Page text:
Private universities should be monitored by the national body for conducting quality standards, examinations reforms, and their revenues through the education so as to control the private universities from getting commercialised by simply distributing degree certificates to students without imparting any practical knowledge. Preparation of a national database for the teaching faculty so that the universities can invite the faculty of other universities for guest lectures and other exchange programmes should also be looked into.
Poor faculty and lack of teachers seem to mar Indian education at the primary, secondary and higher levels. How do you plan to address this challenge at your university?
The faculty at the primary, secondary education levels are better numbered when compared with higher education institutions. Though many people have required qualifications, they have not been considered for faculty as they lack experience and exposure. For example, many members of the non-teaching staff are NET, M.Phil and Ph.D. qualified, but they are not taken as teachers because they don’t have teaching experience. Therefore, for the appointment of the faculty, administrative experience in the academic institutions should be considered as teaching experience, so that the teacher positions in the higher education level can be filled up.
At the primary and secondary levels, state government has taken major responsibility in opening of institutions, appointment of teachers, promotions, etc. Therefore, many of the teachers are appointed by the state government under the scheme Sarva Siksha Abhiyan, etc. In case of higher education, most of the faculty is supported by the Centre only for a period of 5 years and the state governments are not getting any block grant for the appointment of teachers even after five years. The central government should allocate more grants to the state governments for the appointment of teachers and also for the infrastructure facilities in the schools and colleges. Also, the Rashtriya Uccha Shiksha Abhiyan (RUSA) has only Rs. 22,000 crore. This grant needs to be increased to the tune of Rs. 1,00,000 crore in a plan period.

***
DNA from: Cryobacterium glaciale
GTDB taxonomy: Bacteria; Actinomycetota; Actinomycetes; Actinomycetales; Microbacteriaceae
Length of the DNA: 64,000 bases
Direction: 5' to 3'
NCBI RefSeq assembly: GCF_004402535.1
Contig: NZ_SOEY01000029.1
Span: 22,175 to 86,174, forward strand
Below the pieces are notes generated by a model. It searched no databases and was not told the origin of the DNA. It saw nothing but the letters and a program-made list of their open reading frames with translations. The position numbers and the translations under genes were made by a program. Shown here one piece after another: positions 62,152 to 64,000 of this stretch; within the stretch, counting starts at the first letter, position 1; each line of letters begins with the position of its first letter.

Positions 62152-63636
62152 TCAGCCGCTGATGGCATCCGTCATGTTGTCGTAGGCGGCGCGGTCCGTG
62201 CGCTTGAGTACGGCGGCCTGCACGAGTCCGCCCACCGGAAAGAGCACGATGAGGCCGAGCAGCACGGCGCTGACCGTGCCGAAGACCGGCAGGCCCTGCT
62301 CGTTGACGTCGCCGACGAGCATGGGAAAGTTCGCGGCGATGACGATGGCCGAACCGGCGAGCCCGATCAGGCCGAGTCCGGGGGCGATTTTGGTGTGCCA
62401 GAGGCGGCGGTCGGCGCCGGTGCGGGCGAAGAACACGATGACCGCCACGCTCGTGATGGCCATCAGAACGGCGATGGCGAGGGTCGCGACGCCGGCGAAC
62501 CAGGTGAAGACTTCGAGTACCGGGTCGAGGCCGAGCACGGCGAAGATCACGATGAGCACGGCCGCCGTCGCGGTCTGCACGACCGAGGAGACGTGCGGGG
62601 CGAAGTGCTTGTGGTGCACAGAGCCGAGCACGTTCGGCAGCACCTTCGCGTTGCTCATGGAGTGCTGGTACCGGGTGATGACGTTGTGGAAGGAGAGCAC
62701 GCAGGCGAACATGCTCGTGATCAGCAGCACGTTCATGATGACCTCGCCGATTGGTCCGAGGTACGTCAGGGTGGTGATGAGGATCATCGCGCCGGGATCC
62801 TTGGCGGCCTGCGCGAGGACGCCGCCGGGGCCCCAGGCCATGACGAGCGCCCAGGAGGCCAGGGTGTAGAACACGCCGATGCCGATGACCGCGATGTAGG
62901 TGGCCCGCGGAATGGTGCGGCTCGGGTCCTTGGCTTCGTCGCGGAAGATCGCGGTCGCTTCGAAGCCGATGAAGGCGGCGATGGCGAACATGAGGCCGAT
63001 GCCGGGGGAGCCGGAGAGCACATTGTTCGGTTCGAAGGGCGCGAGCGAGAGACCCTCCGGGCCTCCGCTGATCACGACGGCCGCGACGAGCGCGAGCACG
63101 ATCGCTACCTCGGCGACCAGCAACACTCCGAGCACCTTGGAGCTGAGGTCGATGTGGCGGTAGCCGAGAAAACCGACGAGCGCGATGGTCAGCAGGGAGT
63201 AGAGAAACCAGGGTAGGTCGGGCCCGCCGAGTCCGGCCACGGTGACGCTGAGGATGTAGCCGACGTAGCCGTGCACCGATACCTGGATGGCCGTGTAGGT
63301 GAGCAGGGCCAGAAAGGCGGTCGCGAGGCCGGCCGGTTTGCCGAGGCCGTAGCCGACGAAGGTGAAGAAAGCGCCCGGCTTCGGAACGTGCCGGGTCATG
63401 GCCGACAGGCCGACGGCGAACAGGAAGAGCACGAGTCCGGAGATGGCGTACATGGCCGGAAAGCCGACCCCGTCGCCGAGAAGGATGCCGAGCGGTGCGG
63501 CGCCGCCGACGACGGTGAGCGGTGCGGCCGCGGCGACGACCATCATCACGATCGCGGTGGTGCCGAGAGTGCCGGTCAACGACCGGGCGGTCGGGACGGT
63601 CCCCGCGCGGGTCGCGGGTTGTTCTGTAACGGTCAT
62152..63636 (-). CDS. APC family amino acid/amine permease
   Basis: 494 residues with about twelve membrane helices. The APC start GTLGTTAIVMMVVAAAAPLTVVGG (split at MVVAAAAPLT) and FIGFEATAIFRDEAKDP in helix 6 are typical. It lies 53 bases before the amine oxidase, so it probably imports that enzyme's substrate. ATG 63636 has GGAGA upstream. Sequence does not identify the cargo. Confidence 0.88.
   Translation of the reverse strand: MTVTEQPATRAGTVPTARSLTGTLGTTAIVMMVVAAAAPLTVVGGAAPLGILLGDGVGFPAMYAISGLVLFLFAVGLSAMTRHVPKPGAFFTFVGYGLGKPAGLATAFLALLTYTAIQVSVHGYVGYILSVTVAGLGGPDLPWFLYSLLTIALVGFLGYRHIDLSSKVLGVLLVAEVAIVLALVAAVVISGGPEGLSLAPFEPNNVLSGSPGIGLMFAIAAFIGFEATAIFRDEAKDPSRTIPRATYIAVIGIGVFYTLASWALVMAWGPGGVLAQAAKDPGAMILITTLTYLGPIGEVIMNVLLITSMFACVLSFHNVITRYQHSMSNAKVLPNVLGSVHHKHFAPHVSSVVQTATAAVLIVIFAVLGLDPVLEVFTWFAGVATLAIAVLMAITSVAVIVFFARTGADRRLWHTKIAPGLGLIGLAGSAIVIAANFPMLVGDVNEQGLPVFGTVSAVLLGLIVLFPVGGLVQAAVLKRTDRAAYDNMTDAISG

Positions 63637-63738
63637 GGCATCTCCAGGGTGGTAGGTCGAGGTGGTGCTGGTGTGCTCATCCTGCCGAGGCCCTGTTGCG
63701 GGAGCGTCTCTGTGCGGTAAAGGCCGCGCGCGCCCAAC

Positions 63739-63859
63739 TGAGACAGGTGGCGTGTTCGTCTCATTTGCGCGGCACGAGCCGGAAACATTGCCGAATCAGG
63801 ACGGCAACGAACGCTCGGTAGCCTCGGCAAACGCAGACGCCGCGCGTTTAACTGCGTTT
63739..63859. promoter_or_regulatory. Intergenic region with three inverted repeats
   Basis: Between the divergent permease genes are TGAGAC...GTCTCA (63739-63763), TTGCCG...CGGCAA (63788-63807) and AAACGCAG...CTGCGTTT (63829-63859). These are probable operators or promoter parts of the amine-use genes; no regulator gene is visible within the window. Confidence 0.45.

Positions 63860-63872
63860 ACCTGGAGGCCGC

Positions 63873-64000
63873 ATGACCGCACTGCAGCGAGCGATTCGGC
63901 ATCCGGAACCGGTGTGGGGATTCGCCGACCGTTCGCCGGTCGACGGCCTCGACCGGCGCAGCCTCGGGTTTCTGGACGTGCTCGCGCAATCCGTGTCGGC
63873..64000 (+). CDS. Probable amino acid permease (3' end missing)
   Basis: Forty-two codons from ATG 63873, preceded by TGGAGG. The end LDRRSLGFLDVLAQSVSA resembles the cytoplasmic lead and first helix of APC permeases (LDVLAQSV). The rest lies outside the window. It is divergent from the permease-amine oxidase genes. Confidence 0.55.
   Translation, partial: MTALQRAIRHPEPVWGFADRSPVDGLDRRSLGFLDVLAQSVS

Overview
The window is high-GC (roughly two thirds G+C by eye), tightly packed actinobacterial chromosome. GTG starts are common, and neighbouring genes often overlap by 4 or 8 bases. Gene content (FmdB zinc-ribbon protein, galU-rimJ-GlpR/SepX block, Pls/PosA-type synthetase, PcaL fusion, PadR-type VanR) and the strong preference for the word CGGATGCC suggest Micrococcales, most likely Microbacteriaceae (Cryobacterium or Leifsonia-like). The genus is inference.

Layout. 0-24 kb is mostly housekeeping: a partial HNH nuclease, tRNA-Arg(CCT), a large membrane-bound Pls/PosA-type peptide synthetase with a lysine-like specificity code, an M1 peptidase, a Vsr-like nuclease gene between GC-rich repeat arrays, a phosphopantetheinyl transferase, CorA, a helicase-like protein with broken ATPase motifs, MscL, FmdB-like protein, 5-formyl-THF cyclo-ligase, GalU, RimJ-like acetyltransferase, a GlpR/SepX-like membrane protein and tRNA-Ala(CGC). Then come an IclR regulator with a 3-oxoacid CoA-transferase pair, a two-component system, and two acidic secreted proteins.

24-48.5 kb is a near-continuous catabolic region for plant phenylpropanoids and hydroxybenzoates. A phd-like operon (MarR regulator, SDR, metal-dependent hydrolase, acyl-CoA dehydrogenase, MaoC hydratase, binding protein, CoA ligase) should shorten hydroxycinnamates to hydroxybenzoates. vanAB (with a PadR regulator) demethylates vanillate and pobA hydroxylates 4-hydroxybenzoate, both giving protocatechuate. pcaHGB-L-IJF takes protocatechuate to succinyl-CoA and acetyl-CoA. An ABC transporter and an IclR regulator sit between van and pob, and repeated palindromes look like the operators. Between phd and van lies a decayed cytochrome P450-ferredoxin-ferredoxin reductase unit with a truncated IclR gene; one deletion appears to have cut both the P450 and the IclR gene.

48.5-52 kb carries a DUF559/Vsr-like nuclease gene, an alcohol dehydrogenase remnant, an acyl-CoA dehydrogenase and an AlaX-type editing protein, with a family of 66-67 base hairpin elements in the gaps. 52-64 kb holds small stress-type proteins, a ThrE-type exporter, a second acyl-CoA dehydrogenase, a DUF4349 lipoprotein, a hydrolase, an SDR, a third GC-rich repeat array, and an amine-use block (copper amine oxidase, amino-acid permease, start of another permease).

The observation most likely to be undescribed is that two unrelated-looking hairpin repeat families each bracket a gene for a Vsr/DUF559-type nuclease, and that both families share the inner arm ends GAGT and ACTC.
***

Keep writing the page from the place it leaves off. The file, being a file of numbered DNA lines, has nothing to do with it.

There is a concerted push from the government towards Digital India’. Are educational institutes geared up to take it on?
The concept of `Digital India’ needs to be promoted in a phased manner. It should begin with higher education, especially in the professional institutions like medical, law, engineering, etc., and later enter the basic traditional universities and colleges as most of our students are still dependent on the traditional system. Institutions may be encouraged to come forward for ‘Digital India’ by providing infrastructure facilities and laptops to the students. All students may be provided tablet PCs.
Innovation and research by universities drive industries and economic growth in many south East Asian eco omies. When can we expect Indian universities transfer knowledge to industry? How is your university engaging industries?
The funding for state and central universities for innovative research needs to be increased as we have nearly 700 universities and only a few of them get innovative research support.
Are the states geared up to make our education system world class?
Many of the state universities are having the shortage of funds. Some state universities are facing shortage of faculty and infrastructure facilities. Syllabus and curriculum of the courses are also outdated. If the above facilities are fulfilled, the university can become world class.
There is good amount of stress from the Prime Minister on skill development vis-a-vis actualising the benefits of India’s demographic dividend. How well are universities geared up to address the mismatch between the industry demands and the students’ skills?
Syllabus and curriculum need to be revised according to the needs of the industry. Starting of new employment oriented and industry oriented courses in institutions are also required.